Will the coronavirus hurt your business? Minimizing and managing risk to your business operations from a global health epidemic

coronavirus and business

As cases of coronavirus spread worldwide, the World Health Organization has declared the coronavirus an international public health emergency. While to date there have been few cases in the United States, reports are that the virus is already impacting both operations and revenues of businesses with significant business connection to China. As reported in the Wall Street Journal and Business Insider:

  1. Decreased flights to and from China is impeding face to face contract negotiations;
  2. Shuttering Chinese operations is disrupting Google’s advertising operation. Other American businesses with offices in China have also closed the offices to avoid contagion;
  3. Decreased sales to Chinese consumers due to closed retail outlets is decreasing revenues at Starbucks, McDonalds and H&M; and
  4. Disruptions in supply chains due to Chinese manufacturers closing factories is delaying delivery of Tesla and Electrolux’s products to global markets.

Additionally, the U.S. Government announced that American nationals who have travelled to Hubei Province in the last two weeks are now subject to quarantine, and admission of foreign nationals who might have been exposed to the virus is restricted until the epidemic is contained. While most business impacts will be minimized if the spread of the virus is checked, business losses could become material if the epidemic lasts for an extended period. For example, global business losses associated with the nine month SARS epidemic exceeded $40 billion dollars. (See ncbi.nlm.nih.gov/books/NBK92473/?report=reader.)

In the world of globalized business, resiliency and continuity planning requires analysis of the legal and business risk caused by disruptions such as natural disaster, civil unrest, economic instability, climate change, disease pandemics, cyberterrorism and infrastructure loss. A strong continuity plan begins with comprehensive identification of your business’ vulnerabilities. These vulnerabilities can arise as a result of legal obligations to vendors, suppliers or employees, ineffective security of electronic data or at business facilities, having single source supply chains or lean business operations, using attenuated transportation routes to deliver product, having operations in geographic locations subject to flood, windstorm or fire, and due to regulatory requirements that increase costs and slow down production. Developing a resiliency and continuity plan is part of a strategy to minimize financial losses associated with disruption.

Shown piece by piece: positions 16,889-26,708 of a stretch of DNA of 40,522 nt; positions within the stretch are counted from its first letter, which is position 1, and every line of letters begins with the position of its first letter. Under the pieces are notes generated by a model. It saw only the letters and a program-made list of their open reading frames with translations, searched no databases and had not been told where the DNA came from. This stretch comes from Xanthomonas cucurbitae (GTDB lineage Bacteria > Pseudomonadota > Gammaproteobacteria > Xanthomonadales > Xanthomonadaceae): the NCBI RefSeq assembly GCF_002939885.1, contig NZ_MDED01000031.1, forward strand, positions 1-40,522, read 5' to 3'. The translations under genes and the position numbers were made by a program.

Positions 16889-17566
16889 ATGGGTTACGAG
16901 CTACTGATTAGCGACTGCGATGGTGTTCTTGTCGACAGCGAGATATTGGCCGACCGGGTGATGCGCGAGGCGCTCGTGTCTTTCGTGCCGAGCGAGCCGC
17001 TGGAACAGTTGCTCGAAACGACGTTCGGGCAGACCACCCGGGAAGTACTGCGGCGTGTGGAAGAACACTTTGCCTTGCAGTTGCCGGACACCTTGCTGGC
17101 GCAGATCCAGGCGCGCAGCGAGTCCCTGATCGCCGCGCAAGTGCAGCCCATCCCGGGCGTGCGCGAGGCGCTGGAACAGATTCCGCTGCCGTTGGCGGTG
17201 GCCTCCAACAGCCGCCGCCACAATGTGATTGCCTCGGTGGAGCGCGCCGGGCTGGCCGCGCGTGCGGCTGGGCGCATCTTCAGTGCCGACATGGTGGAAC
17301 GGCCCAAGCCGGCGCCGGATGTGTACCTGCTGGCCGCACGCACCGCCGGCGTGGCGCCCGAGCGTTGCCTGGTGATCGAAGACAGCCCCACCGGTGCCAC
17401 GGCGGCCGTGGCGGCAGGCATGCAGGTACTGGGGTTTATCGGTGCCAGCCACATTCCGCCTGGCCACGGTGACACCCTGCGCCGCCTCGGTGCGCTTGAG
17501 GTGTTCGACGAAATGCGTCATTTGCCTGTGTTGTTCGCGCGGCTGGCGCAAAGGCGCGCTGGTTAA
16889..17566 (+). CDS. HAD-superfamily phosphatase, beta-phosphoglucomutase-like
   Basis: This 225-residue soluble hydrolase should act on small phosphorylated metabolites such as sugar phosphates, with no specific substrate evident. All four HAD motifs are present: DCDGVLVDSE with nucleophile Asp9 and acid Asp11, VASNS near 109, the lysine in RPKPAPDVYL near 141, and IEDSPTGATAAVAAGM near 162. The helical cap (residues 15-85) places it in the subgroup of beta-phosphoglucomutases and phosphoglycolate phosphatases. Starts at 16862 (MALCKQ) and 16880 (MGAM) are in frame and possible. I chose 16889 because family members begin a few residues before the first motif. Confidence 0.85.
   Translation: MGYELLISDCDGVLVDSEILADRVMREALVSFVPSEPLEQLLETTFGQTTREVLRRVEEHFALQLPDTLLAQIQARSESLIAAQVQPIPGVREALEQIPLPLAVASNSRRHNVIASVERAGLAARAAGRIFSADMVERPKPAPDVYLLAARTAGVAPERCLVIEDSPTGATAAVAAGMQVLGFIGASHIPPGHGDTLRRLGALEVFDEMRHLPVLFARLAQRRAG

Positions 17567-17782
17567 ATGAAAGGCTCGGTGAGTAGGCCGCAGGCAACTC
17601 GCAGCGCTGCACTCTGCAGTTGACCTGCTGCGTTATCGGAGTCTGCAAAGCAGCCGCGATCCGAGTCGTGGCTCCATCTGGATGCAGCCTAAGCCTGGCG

Here is a list of issues to consider when evaluating the potential of the coronavirus to affect your business:

    1. Do you conduct operations in China or in other locations where the virus has spread?
    2. Do you have current contracts with purchasers at risk for default if your company’s receipt of components manufactured in China is delayed?
    3. Have your employees travelled to China in the last two weeks, or interacted with other people who might have been exposed to the virus?
    4. How much of your revenue is dependent on imports or exports from China?
    5. Do you have insurance coverage for losses or liability associated with public health emergencies?
    6. If your company provides healthcare services, could you be held liable for failing to adequately plan or prepare for coronavirus patient caseloads?
    7. Based on your operations, do you have an obligation to provide training or protective gear to employees to minimize risk of exposure to the virus?
    8. If your business is involved in the production or manufacture of products that could be considered countermeasures (i.e. surgical masks, vaccines etc.), has the U.S. Secretary of Health and Human Services issued a Public Readiness and Emergency Preparedness Act declaration to limit product liability claims? (Spoiler Alert for coronavirus: Not Yet)
    9. Do you self-insure for employee health care? If multiple employees are infected, do you have sufficient reserves to fund claims?
    10. Will you have any employees who are foreign nationals from areas of high risk of exposure who are affected by federally imposed restrictions on travel to the US?

This list of questions is not all inclusive; each business must evaluate risk based on its unique operations. However, the coronavirus, like many other business disruptors, is something to take seriously. A good resiliency and continuity plan can assist you in minimizing the risk to your business.